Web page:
Lidocaine Lawsuit

Lidocaine Lawsuit
Federal health regulators have warned that viscous lidocaine products should not be used to relieve teething pain in children younger than three years old. The labels for these products must now include a Boxed Warning regarding serious negative reactions that may occur when viscous lidocaine is used in this manner.

Lidocaine Legal Reviews

You may be able to file a lidocaine lawsuit if your child suffered a serious adverse reaction following the application of viscous lidocaine to relieve teething pain. If you would like to learn more about your possible legal options, please contact Bernstein Liebhard LLP today, by calling (888) 994-5118.

Lidocaine: What’s the Problem?

Prescription oral viscous lidocaine products have been approved by the U.S. Food & Drug Administration (FDA) to numb irritated or inflamed mucous membranes of the mouth and throat, or pharynx. They are often prescribed to chemotherapy patients (children and adults) who can not eat because of mouth ulcers. Dentists may also use viscous lidocaine to reduce the gag reflex in children during dental X-rays and impressions.

Viscous lidocaine has never been approved to treat teething pain and should NOT be given to infants and young children for this use. Yet in 2012, more than 36,000 prescriptions for viscous lidocaine solution were written for children under the age of two.

FDA Lidocain Warning

According to a Drug Safety Communication issued by the FDA on June 26, 2014, the use of viscous lidocaine under the age of three can lead to serious adverse reactions, including:

  • Heart problems
  • Serious brain damage
  • Seizures
  • Death

A review of the FDA’s Adverse Event Reporting System (FAERS) database and the medical literature through December 2013 identified 22 cases of toxicity with the use of viscous lidocaine in children 5 months to 3.5 years of age. Of the 22 cases, 6 cases resulted in death, 3 were considered life-threatening, 11 required hospitalization, and 2 required medical intervention without hospitalization.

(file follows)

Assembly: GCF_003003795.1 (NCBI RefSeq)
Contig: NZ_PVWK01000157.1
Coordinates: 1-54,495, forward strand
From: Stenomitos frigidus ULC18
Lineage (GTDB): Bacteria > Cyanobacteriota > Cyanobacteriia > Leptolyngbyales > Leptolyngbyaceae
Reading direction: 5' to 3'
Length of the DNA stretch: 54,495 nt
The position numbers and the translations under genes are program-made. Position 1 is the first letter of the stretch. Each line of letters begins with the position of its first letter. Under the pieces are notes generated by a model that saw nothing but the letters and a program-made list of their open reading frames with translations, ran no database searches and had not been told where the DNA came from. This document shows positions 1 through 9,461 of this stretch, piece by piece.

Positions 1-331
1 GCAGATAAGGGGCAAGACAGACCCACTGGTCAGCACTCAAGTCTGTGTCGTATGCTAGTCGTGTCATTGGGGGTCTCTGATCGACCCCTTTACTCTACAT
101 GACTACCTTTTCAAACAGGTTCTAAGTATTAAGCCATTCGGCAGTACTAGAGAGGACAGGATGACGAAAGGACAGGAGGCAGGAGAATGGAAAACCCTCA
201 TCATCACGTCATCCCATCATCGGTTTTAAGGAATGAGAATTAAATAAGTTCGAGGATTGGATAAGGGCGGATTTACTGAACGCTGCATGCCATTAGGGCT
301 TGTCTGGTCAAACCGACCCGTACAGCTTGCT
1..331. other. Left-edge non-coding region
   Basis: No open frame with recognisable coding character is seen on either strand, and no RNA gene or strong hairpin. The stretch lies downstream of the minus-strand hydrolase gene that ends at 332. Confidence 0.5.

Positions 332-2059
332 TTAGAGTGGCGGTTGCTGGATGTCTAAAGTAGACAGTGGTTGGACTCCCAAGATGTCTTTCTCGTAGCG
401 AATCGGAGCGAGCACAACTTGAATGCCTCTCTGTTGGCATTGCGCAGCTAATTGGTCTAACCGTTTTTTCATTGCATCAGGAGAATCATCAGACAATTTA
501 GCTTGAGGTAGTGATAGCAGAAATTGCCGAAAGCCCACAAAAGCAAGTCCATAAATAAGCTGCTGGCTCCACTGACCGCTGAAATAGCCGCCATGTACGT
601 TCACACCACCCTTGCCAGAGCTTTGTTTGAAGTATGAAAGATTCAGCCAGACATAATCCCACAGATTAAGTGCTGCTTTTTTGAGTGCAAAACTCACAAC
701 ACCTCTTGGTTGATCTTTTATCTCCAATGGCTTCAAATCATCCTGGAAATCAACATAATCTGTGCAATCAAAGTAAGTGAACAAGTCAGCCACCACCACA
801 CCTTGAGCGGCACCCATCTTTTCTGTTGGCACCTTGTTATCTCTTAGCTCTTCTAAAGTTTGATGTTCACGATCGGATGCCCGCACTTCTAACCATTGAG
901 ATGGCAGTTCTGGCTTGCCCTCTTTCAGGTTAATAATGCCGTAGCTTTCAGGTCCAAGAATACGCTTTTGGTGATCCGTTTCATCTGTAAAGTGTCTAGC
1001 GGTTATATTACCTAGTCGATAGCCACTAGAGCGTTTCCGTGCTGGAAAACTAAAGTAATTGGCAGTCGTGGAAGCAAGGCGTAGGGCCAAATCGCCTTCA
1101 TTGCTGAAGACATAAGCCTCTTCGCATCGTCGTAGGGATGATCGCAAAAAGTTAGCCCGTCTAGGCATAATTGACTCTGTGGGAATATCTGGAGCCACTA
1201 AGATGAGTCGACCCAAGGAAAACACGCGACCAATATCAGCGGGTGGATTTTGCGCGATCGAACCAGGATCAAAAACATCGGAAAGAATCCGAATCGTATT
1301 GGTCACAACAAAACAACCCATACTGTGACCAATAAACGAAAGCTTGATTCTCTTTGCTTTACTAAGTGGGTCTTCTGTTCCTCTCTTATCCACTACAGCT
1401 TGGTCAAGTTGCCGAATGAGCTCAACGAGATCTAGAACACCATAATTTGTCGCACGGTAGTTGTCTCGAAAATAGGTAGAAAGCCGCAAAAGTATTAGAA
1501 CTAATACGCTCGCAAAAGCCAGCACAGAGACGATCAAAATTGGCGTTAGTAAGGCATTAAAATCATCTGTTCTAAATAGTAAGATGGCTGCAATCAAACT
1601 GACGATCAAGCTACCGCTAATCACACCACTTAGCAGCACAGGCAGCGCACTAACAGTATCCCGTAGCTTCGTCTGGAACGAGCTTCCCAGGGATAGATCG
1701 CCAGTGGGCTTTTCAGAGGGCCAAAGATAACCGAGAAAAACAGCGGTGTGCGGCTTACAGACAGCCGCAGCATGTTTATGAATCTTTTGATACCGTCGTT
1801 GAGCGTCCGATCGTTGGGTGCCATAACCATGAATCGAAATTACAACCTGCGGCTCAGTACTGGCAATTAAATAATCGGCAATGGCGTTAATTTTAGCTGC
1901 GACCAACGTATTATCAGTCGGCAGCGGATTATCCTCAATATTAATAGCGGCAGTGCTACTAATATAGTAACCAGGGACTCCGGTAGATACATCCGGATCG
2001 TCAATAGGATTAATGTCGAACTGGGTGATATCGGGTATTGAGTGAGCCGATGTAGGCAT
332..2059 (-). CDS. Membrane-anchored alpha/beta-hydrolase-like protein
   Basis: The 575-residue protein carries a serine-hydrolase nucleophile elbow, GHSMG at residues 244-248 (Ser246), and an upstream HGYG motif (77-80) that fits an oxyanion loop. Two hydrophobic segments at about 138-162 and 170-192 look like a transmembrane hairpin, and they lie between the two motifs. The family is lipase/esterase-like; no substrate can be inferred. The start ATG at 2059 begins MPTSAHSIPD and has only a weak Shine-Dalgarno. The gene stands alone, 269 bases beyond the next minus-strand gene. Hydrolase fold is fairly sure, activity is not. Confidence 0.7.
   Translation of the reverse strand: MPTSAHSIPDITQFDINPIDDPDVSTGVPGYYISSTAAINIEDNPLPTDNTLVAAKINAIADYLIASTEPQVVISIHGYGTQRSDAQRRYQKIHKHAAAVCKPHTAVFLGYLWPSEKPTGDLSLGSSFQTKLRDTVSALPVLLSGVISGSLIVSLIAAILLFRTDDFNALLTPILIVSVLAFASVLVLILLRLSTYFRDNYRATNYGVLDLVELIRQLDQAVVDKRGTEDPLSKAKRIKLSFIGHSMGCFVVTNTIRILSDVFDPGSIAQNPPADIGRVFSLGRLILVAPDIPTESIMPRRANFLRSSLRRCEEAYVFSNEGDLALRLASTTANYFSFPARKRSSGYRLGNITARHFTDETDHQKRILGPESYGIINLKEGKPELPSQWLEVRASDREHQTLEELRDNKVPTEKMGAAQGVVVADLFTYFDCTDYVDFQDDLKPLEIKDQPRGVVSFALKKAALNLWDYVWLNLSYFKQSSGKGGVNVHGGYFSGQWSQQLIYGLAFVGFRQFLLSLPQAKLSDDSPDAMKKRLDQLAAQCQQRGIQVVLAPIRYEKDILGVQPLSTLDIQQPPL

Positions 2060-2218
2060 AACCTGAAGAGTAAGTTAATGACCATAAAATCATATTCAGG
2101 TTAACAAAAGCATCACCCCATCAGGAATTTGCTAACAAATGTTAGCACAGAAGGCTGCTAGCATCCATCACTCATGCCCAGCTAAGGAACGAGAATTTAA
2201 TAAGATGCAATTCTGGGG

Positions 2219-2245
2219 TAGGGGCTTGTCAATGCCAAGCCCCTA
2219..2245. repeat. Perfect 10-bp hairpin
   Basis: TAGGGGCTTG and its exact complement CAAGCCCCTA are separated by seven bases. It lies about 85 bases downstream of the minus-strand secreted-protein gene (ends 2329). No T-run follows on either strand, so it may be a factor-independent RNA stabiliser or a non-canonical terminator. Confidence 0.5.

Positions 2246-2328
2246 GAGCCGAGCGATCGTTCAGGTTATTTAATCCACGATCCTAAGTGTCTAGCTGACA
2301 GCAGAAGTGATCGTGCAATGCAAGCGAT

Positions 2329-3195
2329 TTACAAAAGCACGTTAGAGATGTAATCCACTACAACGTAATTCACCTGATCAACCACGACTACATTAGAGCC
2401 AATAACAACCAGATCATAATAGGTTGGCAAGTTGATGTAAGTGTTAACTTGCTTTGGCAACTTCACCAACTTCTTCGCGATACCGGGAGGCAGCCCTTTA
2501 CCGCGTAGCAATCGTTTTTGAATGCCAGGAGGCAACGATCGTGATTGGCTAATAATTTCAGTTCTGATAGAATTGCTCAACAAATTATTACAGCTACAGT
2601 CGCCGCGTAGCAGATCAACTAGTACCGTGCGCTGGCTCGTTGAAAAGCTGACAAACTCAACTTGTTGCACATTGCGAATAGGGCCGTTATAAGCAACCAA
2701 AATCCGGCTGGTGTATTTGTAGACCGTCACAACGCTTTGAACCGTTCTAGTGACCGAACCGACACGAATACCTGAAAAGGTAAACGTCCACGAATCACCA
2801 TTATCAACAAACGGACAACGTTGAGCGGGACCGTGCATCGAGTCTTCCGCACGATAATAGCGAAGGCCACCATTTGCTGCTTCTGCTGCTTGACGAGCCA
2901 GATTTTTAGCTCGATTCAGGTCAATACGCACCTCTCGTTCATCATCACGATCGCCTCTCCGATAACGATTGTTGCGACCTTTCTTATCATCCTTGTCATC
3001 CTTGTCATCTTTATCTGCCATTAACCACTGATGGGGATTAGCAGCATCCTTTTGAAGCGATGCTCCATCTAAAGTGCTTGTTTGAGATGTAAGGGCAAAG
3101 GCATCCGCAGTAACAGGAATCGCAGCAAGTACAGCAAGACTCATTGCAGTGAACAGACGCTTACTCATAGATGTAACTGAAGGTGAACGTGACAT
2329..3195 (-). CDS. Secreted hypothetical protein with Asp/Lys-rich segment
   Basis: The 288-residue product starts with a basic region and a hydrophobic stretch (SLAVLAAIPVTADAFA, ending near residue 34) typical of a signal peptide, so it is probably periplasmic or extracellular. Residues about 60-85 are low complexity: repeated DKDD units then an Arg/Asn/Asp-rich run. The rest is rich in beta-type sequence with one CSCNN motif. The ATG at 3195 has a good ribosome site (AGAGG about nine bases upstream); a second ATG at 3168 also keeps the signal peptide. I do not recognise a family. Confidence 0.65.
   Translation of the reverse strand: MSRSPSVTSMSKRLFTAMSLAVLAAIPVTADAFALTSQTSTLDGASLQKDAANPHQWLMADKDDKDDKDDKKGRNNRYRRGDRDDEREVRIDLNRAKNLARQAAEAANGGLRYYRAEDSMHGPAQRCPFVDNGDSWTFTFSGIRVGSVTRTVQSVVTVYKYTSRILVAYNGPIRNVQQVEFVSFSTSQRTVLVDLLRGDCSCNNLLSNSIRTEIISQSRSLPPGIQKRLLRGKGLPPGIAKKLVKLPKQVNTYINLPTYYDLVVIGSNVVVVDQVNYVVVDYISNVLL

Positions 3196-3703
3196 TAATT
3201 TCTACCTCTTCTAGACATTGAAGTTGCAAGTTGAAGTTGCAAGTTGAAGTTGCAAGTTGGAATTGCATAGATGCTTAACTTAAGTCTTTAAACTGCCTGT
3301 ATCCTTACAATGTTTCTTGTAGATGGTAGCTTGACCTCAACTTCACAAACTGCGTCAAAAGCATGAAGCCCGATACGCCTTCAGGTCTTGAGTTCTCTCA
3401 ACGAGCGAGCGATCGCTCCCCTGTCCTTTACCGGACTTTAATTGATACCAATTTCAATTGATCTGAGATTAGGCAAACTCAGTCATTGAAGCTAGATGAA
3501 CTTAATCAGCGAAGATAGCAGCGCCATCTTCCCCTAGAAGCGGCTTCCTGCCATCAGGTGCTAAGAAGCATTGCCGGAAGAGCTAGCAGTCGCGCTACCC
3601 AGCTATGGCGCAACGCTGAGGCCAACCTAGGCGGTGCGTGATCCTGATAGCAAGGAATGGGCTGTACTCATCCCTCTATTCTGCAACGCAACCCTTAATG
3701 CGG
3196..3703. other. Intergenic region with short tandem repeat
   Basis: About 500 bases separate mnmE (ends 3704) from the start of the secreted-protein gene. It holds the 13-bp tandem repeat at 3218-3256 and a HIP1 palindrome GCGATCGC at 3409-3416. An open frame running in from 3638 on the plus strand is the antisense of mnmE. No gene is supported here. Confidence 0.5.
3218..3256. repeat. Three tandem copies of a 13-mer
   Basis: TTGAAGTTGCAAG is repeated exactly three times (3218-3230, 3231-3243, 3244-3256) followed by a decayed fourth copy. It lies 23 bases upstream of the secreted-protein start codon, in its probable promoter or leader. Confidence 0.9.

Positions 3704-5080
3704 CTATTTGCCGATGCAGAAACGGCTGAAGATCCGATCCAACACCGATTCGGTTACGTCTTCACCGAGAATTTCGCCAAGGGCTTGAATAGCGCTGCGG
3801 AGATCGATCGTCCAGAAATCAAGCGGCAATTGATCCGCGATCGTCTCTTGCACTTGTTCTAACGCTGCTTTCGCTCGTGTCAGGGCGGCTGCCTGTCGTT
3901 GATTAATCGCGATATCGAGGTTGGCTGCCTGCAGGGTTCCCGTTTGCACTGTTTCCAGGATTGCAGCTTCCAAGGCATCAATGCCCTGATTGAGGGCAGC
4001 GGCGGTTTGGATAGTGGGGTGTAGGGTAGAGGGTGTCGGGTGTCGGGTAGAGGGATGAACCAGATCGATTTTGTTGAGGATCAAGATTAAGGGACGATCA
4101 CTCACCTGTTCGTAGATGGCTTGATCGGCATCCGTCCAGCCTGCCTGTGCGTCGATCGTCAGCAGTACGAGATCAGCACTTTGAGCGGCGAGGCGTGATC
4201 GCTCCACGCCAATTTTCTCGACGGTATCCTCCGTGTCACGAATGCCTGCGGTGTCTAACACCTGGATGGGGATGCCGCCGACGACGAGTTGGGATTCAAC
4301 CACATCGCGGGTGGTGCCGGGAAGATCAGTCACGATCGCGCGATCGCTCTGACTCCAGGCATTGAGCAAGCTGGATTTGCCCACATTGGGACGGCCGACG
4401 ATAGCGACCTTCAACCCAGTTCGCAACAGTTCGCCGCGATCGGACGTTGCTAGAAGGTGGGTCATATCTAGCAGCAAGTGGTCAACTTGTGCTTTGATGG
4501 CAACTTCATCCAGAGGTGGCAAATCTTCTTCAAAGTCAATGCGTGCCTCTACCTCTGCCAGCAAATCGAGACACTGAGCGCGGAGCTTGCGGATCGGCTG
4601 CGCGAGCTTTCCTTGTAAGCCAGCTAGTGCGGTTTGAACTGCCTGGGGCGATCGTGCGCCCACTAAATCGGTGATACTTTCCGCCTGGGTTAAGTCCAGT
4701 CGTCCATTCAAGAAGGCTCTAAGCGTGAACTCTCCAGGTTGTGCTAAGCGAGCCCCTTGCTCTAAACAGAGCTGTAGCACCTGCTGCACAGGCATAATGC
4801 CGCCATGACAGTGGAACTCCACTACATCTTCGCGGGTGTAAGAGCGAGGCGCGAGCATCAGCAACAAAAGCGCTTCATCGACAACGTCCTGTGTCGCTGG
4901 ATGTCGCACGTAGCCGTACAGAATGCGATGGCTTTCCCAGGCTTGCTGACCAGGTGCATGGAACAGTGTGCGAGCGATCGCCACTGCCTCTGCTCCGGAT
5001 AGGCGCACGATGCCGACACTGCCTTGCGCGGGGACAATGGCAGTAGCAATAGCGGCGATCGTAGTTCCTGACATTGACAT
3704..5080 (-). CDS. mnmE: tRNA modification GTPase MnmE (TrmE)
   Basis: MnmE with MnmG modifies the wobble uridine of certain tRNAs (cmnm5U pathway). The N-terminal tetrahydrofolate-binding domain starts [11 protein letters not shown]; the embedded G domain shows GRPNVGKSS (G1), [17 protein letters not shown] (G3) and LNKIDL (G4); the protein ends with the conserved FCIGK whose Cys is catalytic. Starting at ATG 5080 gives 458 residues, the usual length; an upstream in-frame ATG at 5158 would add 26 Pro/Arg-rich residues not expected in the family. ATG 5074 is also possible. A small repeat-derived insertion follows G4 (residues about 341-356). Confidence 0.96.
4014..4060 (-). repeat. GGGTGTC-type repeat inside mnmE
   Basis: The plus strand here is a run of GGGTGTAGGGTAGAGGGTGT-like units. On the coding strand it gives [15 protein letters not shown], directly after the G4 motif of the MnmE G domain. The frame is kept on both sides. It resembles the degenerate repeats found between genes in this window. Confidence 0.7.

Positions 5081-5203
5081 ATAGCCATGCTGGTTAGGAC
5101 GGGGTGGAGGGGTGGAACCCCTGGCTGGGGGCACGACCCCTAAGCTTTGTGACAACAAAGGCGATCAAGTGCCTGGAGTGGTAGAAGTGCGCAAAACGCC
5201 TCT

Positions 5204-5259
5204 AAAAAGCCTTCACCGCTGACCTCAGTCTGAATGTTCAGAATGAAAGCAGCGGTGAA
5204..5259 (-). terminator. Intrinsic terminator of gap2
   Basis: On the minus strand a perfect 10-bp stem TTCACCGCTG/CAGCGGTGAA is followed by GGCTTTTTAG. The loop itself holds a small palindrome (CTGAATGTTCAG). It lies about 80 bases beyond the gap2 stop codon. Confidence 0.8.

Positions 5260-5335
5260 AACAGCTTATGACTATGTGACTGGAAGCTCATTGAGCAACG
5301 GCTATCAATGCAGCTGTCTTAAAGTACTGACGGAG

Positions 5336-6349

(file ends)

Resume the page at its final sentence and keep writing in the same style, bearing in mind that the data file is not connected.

According to the FDA, 7 of the 22 cases resulted from lidocaine overdose due to a failure on the part of caregivers to follow prescriber directions or the administration of additional doses beyond what was prescribed.  Accidental ingestion occurred in 7 cases, and 4 cases involved overdose due to a prescribing error. The root cause of the error could not be identified in the remaining incidents.

Symptoms of a lidocaine overdose may include:

  • Jitteriness
  • Confusion
  • Vision problems
  • Vomiting
  • Falling asleep too easily
  • Shaking and seizures.

Black Box Warning for Viscous Lidocaine

The FDA’s Communication noted that the labels for prescription viscous lidocaine products would now include a Black Box Warning against their use in children under the age of 3:

WARNING: Life-threatening and fatal events in infants and young children

Postmarketing cases of seizures, cardiopulmonary arrest, and death in patients under the age of 3 years have been reported with use of Lidocaine Viscous 2% when it was not administered in strict adherence to the dosing and administration recommendations. In the setting of teething pain, Lidocaine Viscous 2% should generally not be used. For other conditions, the use of the product in patients less than 3 years of age should be limited to those situations where safer alternatives are not available or have been tried but failed.

To decrease the risk of serious adverse events with use of Lidocaine Viscous 2%, instruct caregivers to strictly adhere to the prescribed dose and frequency of administration and store the prescription bottle safely out of reach of children.

The FDA also required revisions to the Warnings and Dosage and Administration sections of the drug label to describe the risk of severe adverse events and to include additional instructions for dosing viscous lidocaine when it is prescribed for approved uses.

How to Treat Teething Pain

The FDA has advised that parents and caregivers follow the American Academy of Pediatrics’ recommendations for treating teething pain:

  • Use a teething ring chilled in the refrigerator (not frozen).
  • Gently rub or massage the child’s gums with your finger to relieve the symptoms.

The agency has also cautioned that parents and caregivers avoid local anesthetics such as viscous lidocaine or benzocaine-containing teething products except under the advice and supervision of a health care professional. According to the FDA, topical pain relievers and medications that are rubbed on the gums are not necessary or even useful because they wash out of the baby’s mouth within minutes, and they can be harmful.

Was Your Baby Harmed by Lidocaine? Contact an Attorney Today.

If your baby suffered an adverse reaction due to viscous lidocaine, the attorneys at Bernstein Liebhard LLP would like to hear from you. To learn more about filing a lidocaine lawsuit, please call (888) 994-5118 for a free, no-obligation review of your case.

  1. FDA (2014) “FDA Drug Safety Communication: FDA recommends not using lidocaine to treat teething pain and requires new Boxed Warning”
  2. FDA (2014) “Lidocaine Viscous”
  3. FDA (2014) “Do Teething Babies Need Medicine on Their Gums? No”
Last Modified: February 23, 2016

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